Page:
2 acre foodplot

Your place to discuss ways the habitats for deer can be improved!
wisbowmadness
 
Posts: 10
Joined: Mon May 17, 2010 4:27 pm

2 acre foodplot

Postby wisbowmadness » Mon Apr 09, 2012 7:03 pm

So i have a foodplot up here in northern WI that i have never planted and has not been planted in about 10 years. The soil is not perfect and more acidic then i would like. I killed the weeds and plan on spreading lime and fertilizer but i am aware that it takes up to a year for the Ph in the soil to change however i want to plant the plot in a few weeks to get good summer food for scouting but also a lot of atractent into hopefully late fall or deep into bow season. It is oval shaped and is boardered on one side by a drop in elevation into a cedar swamp and the other by a 15 year old clear cut. I am looking for suggestions on what to plant in order to get best results. Im aware 2 acres is not a huge plot and want to make the most of what i got on this particular sight. There is not a huge deer density and my biggest concern is attracting deer for the fall hunt. Thanks in advance!
Jake
-its not a passion...its an obsession-

msbadger
 
Posts: 2374
Joined: Wed Jun 04, 2008 3:59 am

Re: 2 acre foodplot

Postby msbadger » Tue Apr 10, 2012 5:59 am

Ladino clover will grow in less than perfect PH....but you'll be dealing with 10 years of dormant weed seed ....so here are your options....plant a spring summer annual like buckwheat...and then plant a fall crop of winter wheat...both these are weed suppressors...or turnips in the fall....Option two...work the ground most of summer to kill dormant weeds then plant a good clover plot with winter grain as a cover for clover in the fall...or just plant the clover and deal with weeds by mowing and spraying with a grass and broad leaf weed killer made for legumes....once the plot is in shape if it is well drained and has good sun exposure...alfalfa is great but PH has to be 6.5 or above to really thrive....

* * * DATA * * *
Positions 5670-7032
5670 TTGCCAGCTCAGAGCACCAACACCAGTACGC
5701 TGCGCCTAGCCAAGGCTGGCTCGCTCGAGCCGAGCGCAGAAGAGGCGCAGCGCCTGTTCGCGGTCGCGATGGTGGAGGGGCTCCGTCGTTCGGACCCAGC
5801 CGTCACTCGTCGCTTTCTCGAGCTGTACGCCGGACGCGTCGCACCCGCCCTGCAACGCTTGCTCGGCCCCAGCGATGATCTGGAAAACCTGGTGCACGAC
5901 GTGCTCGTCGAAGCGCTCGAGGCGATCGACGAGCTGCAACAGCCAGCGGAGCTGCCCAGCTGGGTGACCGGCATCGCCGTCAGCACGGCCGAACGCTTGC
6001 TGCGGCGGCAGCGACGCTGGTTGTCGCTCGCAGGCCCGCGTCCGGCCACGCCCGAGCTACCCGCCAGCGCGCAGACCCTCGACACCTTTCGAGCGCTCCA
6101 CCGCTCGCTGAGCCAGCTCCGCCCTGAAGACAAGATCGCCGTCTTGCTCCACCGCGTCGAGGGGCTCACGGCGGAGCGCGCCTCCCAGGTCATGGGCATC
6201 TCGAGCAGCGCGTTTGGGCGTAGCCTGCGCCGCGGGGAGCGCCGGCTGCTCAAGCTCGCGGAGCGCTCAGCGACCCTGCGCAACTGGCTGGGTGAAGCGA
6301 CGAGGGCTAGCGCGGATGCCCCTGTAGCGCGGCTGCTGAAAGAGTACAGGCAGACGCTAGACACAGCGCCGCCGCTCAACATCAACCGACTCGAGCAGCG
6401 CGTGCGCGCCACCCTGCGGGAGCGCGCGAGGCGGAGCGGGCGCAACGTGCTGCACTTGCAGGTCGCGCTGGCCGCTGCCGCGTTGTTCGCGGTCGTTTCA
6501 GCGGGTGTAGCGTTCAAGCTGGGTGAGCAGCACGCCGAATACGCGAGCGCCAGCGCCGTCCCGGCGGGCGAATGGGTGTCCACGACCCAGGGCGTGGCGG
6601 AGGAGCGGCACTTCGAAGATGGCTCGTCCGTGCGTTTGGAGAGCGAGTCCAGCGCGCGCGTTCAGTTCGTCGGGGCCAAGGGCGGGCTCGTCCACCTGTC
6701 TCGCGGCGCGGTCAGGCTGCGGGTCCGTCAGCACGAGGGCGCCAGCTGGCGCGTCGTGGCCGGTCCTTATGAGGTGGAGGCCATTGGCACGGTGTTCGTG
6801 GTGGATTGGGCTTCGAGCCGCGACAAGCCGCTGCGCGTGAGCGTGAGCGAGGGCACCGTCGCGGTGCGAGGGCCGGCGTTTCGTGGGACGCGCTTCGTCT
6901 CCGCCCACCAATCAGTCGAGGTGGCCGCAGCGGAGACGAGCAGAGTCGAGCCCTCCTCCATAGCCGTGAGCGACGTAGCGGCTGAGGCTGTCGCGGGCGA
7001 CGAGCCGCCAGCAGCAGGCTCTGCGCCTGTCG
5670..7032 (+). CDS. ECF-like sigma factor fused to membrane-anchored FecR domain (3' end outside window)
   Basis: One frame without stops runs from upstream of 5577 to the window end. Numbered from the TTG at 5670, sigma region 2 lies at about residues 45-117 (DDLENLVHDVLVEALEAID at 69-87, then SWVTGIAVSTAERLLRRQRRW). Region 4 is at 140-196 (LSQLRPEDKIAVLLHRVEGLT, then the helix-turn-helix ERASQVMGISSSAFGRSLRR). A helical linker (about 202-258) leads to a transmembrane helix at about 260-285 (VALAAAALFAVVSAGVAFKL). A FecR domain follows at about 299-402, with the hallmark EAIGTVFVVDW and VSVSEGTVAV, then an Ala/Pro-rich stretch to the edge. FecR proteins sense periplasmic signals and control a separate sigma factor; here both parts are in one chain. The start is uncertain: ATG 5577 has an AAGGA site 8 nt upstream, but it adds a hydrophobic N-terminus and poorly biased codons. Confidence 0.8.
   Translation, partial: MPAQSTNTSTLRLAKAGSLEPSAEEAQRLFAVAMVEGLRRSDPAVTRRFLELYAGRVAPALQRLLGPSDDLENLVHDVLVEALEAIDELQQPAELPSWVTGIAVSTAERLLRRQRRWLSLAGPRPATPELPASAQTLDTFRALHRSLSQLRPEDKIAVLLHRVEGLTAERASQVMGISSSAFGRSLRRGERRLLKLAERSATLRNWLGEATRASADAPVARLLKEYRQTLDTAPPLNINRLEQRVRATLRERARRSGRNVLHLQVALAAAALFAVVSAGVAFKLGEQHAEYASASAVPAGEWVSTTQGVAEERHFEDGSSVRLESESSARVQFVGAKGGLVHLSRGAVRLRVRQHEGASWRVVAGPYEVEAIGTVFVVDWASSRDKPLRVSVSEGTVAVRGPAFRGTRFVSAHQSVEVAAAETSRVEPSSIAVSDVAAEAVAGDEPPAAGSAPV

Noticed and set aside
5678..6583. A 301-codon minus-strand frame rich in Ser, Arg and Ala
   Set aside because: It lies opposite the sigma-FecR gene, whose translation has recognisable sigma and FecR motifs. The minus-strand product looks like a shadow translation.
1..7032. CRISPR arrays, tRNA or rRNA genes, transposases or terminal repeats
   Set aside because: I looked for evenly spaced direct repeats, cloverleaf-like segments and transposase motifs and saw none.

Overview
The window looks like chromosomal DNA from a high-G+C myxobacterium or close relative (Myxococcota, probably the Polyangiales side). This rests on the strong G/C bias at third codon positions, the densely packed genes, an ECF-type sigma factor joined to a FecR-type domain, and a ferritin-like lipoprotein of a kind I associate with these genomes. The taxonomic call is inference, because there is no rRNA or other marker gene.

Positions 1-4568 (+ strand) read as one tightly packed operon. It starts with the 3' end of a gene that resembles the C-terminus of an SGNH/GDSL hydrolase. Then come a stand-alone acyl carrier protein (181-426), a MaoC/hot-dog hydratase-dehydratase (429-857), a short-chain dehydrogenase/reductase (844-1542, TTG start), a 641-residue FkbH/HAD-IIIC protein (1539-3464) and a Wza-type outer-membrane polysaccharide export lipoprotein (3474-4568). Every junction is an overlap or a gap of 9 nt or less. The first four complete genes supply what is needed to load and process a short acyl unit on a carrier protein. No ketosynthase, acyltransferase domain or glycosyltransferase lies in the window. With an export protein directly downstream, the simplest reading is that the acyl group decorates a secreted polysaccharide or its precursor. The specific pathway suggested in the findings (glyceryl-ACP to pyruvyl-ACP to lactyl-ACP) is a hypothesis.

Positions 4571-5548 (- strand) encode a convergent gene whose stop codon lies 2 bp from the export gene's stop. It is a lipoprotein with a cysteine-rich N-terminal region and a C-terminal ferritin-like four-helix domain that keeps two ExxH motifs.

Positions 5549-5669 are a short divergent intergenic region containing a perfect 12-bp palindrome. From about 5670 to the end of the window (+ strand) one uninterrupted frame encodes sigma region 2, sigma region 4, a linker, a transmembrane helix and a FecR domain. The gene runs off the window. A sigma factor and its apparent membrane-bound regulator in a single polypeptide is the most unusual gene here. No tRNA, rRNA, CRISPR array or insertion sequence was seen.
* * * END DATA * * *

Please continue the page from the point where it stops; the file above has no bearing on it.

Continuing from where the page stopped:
Then again you could go with a RR ready corn...corn can handle a less that perfect PH...but really depletes soil nutrients ...where as soybeans not as well....Good luck
Romans 14:10
Romans 14:13
James 4:11
Luke 6:37

User avatar
jonny5buck
 
Posts: 437
Joined: Wed Sep 10, 2008 8:06 am
Location: Land of Lincoln

Re: 2 acre foodplot

Postby jonny5buck » Tue Apr 10, 2012 8:03 pm

msbadger wrote:Ladino clover will grow in less than perfect PH....but you'll be dealing with 10 years of dormant weed seed ....so here are your options....plant a spring summer annual like buckwheat...and then plant a fall crop of winter wheat...both these are weed suppressors...or turnips in the fall....Option two...work the ground most of summer to kill dormant weeds then plant a good clover plot with winter grain as a cover for clover in the fall...or just plant the clover and deal with weeds by mowing and spraying with a grass and broad leaf weed killer made for legumes....once the plot is in shape if it is well drained and has good sun exposure...alfalfa is great but PH has to be 6.5 or above to really thrive....